Modern Goth Fashion: Back From the Dead

modern goth

“Goth” looks were once only a thing of a certain subculture. Goth fashion may seem like a relic of the past, but many people in different groups are opting for modern goth styles and elements in their day-to-day looks.

“Goth” isn’t what it once was. It doesn’t have to be all Marilyn Manson, doom and gloom, and Tripp pants. There are many types of goth fashion beyond the original goth style and the mall goth fashion of the early 2000s.
But what kinds of “goth-type” styles are around now, and how can you incorporate them into your own fashion? Let us explain.
Keep reading to learn all about a few of our favorite goth-adjacent fashion styles so you can decide if you want to join the club or just take a few bits and pieces to incorporate into your own unique style.

Pastel Goth

Pastel goth might seem like an impossible phrase; pastels are the antithesis of all things goth, right?
A small subgroup of people has been taking goth fashion in a brighter and softer direction. While it was more popular in the early 2010s, forged online amongst bloggers and Instagrammers, there are still elements of pastel goth in play today.

Pastel goth fashion shares some elements with Gothic Lolita fashion (which we’ll discuss later). It wants to mix spooky and cute to create something new and sweet.

Don’t be fooled by the name; there’s still plenty of black. It just pairs with pink, teal, lilac, and sky blue.
Often, pastel goth fashion includes pastel-colored hair (pink is the most popular) that contrasts with dark makeup. Pastel goths will pair pink skirts and dresses with visual elements of inverted crosses, skulls, and the spiked colors and headbands that were popularized by the more traditional gothic fashion. They’re also big on fishnet tights and leather harnesses.

In other words, take goth and make it cute.

Black on Black

Anyone who’s worn a lot of black before, goth or not, knows the struggle of someone saying “Hey, are you goth or emo or something?”

In present trends, though, black on black styles are a subgroup of goth. The style is sleek and smooth, often only broken with metal in the form of piercings or standard jewelry.

This look always looks neat, even when it’s comfortable. It’s not always easy to rock the all-black apparel, though. We all know that there are different kinds of black, and once a black item is faded it can only be matched with other black items.

This look is brooding and dark. It can either be androgynous with tight pants or leggings and tops that are either tight to the skin or flowing, or it can be overtly feminine with black maxi or midi skirts and dresses.
Hats are common here.

Visual Kei

The next two styles are more common in Japan, popularized in the fashionable Harajuku district (though it isn’t to be confused with “Harajuku fashion” which is often loud and colorful).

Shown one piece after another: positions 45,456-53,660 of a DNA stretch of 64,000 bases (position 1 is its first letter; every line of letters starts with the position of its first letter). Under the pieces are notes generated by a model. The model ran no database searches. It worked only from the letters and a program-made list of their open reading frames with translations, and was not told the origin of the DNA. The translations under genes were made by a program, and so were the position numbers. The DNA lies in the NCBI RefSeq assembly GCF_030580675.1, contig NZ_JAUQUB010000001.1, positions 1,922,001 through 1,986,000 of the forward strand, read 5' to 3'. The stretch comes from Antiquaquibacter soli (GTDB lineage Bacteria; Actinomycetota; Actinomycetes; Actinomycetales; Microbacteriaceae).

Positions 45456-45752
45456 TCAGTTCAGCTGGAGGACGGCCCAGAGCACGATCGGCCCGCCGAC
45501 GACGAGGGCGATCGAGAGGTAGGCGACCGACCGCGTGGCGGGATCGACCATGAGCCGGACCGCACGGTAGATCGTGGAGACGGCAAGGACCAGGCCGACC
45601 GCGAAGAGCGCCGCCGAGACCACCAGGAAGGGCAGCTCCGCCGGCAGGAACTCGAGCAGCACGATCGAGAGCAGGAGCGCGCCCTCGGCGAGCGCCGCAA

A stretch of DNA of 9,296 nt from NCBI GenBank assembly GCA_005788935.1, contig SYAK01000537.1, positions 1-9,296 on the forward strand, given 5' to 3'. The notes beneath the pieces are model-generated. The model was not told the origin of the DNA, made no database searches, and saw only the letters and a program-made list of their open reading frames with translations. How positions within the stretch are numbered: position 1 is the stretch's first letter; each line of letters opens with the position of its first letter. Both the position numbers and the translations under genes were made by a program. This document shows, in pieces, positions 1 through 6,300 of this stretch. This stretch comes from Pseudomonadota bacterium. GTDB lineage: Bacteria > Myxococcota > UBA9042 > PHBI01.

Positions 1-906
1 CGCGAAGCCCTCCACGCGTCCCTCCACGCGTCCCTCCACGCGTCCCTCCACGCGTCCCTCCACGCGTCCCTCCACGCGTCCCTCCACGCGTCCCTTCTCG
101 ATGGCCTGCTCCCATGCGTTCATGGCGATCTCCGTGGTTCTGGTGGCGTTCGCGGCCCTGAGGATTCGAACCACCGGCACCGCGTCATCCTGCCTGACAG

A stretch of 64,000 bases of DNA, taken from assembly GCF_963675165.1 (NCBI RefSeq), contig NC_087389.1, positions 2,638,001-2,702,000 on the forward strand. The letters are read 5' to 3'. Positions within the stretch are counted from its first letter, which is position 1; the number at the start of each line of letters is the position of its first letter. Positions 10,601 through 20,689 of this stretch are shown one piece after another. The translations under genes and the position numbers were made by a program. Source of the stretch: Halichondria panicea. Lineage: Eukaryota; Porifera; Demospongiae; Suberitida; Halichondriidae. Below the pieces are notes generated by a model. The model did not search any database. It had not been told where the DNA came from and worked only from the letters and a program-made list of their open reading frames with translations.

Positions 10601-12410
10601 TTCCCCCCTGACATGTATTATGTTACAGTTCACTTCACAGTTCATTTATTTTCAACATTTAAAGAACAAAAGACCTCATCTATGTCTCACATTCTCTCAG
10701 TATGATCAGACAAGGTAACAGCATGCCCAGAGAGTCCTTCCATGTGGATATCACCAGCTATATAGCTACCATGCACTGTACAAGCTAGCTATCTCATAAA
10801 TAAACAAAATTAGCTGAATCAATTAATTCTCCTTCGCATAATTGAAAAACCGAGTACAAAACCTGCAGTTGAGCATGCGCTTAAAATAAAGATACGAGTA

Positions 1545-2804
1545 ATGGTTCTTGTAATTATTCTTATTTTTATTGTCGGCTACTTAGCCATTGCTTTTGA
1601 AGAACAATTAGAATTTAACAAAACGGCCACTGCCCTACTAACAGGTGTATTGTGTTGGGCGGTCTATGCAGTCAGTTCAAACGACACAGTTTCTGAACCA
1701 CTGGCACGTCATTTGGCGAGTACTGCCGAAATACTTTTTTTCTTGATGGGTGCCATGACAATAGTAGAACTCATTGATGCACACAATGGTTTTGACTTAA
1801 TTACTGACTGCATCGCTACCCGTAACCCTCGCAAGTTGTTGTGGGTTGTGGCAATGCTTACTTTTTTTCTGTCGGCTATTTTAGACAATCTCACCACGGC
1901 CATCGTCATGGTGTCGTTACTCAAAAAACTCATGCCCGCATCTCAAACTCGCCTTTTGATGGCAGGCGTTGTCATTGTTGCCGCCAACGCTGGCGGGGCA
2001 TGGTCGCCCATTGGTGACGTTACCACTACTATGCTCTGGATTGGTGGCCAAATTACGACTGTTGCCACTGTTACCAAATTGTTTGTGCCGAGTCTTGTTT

We’ll start with Visual kei.

Visual kei is also a music style that’s similar to glam rock or glam metal. Visual kei fashion follows this. It incorporates a lot of black clothing and a lot of metal accents like buckles and jewelry. Hair is often spiky and either all-black or colorful.
Dark makeup is common in visual kei styles, with heavy eyeliner and dark lipstick.

When you think of visual kei you should think of “drama” and flamboyancy. There are a lot of accessories like hats and gloves to tie looks together. While there are no “guidelines” to visual kei, the overall silhouettes tend to be androgynous.
Visual kei style pulls from goth, punk, and even some BDSM elements. It’s not for everyone, but if you can make it work, rock it!

Gothic Lolita

Gothic lolita is another semi-popular style in Japan and it’s a distinct subgroup of both goth fashion and lolita fashion. It’s similar to pastel goth in that it wants to blend “cute” and “spooky”. Instead of pastels, though, most outfits are monochrome with black and white, all black, or all dark colors.

We have a connotation with the word “lolita” just because of the Nabokov novel, but in Japan, it refers to a doll-like fashion that incorporates elements of Victorian design. Most gothic Lolitas wear midi dresses, though there are some who wear short trousers.
Gothic Lolita fashion is complicated with many visual elements. It often contains small hats, veils, corsets, gloves, and petticoats (to get the bell-shaped silhouette common in all Lolita fashion).

Makeup is dark but not flamboyant.

Incorporating Modern Goth Flair

If you don’t want to commit to a full-goth style, there’s nothing wrong with taking bits and pieces of goth fashion and incorporating them into your own personal style.

Wearing all-black fashion now and then is a cool look, even if you don’t want to commit to it daily (or almost daily). You can add the petticoats and blazers of the Japanese goth-adjacent styles to your normal look for a bit of flair without being so different that you stand out in a crowd.

All black makeup, even black lipstick, isn’t uncommon. While you may get a few sideways glances, you won’t be doing anything too strange or unusual if you adopt heavy black eyeliner and a dark lip. After all, black lipstick is even sold in pharmacies now from popular makeup brands.

If you’re looking for more subtlety, why not add in skull rings for women or men, thick chains, or unique black hats?
You can also add the fishnet stockings or harnesses of the pastel goth trend into your outfits for a “sexy” way of dipping your toes into goth fashion.

Goth Fashion Isn’t What You Think

There are so many subgroups of goth-style fashion. Some disagree with each other being modern goth styles, but they all incorporate the goth elements of the past while adding new elements that make them unique.

Fashion is supposed to be fun and personal. If you’re interested in goth fashion, why not go for it?

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